I had a dream last night…vivid, involved, realistic. The first thing I remembered from the dream was that I was very self-aware and I was thinking. The time was a few days in the future, the upcoming weekend to be exact, and I was down at the coast for my Masters coursework. I was not at SFU (where I actually do go for my studies), but in a house. I had my binder of articles, my notes, my bag, even my lunch. Everyone in the cohort, including the professor, Dr. Kelly, was there. It was a usual weekend of study…except for the house.
The house that we were in was old and cozy. The rooms were large and opened one onto another. There was a large living room full of seating. I had a spot on one of the couches because, as in real life, I’d been one of the first to arrive for class that day. Even the couch I was sitting on was in the exact same place I usually sit in the room at SFU – I like to situate myself along the back wall facing the prof at the bottom of the ‘U’ shaped table arrangement.
The dream progressed through a normal day of Masters study. I sat on the couch, with my binder in my lap, discussing articles with the group and the people sitting near me. We broke for lunch and I wandered outside with others to sit and eat on the large patio at the rear of the house. The afternoon involved a creative, arts-based activity in the kitchen involving melting wax (haven’t figured that one out yet) and I distinctly recall admiring beautiful owl sculptures that decorated a few of the rooms in the house.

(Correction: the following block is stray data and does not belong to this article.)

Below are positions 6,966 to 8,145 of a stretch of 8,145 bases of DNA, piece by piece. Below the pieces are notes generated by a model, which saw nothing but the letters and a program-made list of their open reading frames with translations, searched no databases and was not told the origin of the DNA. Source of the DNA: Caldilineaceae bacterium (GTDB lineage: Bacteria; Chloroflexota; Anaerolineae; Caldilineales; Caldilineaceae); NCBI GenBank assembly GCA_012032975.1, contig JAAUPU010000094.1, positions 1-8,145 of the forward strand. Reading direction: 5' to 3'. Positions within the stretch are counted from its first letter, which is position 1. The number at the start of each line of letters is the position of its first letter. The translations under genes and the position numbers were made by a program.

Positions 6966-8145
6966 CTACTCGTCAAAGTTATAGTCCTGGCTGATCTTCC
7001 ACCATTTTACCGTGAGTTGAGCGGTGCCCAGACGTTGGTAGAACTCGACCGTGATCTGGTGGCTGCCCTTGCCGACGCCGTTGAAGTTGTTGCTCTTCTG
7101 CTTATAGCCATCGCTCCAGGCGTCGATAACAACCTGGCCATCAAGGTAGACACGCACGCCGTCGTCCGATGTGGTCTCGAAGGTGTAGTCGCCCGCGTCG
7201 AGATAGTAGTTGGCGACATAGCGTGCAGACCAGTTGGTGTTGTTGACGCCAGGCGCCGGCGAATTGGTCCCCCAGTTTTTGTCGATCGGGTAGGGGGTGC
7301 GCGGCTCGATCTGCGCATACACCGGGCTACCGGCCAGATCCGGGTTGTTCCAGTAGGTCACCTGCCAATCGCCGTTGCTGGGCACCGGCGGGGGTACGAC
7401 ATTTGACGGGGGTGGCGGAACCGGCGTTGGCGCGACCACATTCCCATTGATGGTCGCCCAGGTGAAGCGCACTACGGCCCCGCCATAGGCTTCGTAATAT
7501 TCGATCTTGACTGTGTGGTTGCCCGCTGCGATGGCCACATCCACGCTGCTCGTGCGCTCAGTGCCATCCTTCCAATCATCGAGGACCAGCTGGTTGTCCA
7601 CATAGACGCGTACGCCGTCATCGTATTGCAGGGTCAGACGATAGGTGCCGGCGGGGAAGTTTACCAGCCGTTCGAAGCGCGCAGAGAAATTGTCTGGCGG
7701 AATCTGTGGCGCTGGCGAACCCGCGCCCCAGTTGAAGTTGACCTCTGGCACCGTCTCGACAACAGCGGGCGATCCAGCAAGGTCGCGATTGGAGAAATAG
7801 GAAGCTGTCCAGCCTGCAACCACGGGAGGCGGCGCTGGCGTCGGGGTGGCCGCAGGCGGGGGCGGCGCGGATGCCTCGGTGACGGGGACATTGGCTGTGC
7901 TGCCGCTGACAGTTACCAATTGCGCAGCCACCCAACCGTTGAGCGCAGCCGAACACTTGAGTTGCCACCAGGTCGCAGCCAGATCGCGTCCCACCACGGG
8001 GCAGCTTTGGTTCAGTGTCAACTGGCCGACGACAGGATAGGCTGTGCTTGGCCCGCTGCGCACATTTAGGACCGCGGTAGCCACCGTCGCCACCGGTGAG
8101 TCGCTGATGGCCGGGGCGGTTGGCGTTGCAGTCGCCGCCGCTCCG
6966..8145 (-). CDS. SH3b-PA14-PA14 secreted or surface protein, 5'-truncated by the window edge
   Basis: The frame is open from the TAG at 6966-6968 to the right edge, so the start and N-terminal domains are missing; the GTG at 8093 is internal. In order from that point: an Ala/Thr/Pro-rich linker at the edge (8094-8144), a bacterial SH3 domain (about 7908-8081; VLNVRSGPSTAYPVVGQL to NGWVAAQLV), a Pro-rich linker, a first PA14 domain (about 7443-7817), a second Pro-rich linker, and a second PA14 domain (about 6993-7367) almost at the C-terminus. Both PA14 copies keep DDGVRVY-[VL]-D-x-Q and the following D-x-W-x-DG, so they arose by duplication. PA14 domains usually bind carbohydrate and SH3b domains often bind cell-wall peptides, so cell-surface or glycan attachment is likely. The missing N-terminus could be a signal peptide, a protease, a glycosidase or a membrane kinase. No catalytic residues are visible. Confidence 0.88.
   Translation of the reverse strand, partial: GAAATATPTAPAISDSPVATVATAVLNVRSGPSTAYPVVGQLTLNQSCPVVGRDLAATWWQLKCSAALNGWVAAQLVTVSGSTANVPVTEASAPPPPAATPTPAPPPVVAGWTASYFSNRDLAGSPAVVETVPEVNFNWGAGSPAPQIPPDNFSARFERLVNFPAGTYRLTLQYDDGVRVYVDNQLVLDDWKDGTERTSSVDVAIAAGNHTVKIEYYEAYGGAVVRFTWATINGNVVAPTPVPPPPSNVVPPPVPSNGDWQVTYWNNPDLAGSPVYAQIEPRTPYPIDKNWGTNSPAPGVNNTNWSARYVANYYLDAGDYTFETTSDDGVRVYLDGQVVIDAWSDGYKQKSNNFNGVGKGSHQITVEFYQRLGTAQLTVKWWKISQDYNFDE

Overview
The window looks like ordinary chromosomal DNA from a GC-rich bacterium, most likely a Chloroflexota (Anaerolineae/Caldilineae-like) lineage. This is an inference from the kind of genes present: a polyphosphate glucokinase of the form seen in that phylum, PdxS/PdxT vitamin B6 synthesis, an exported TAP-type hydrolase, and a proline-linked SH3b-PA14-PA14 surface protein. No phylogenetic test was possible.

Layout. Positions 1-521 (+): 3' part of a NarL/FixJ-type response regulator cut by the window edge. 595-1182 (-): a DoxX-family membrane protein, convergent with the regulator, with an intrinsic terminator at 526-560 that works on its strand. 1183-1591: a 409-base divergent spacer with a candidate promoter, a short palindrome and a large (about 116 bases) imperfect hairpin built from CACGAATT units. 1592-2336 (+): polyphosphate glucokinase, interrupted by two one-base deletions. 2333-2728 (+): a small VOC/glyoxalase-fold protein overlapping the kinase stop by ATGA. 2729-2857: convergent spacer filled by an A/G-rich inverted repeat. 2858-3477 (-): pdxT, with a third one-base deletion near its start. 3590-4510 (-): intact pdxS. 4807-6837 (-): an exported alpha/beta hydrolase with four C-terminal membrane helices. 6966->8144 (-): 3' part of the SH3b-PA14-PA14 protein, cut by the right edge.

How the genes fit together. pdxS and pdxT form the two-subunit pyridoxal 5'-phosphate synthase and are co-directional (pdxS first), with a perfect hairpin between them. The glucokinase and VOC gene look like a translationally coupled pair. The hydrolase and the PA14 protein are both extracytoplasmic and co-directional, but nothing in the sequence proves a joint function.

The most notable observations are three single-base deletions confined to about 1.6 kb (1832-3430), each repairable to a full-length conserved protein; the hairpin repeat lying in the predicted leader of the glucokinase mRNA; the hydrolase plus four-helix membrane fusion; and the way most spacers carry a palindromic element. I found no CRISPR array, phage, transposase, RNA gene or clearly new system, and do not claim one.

I’ve been peeling away the layers of this dream all day and, as I’m obsessed with it for the day, it’s my musing for the week.
The first layer of interest was that I dreamed about the Masters in the first place. With the life-consuming report card deadline fast approaching, I’ve had little time to devote to MEd studies in the last week. Out of necessity, I’ve had to spend that extra time on assessment and evaluation tasks. I wondered at first if dreaming about the MEd was an indication that my mind needed to spend more time on my studies.
The second layer, too much for my half-awake brain to immediately sort out, was the house. Why the house? Why was it so vivid and so central in my dream? Once I started to wake up, I realized that the house in my dreams was symbolic of Prospect School (now called Prospect Center) from an assigned reading I finished a few days ago.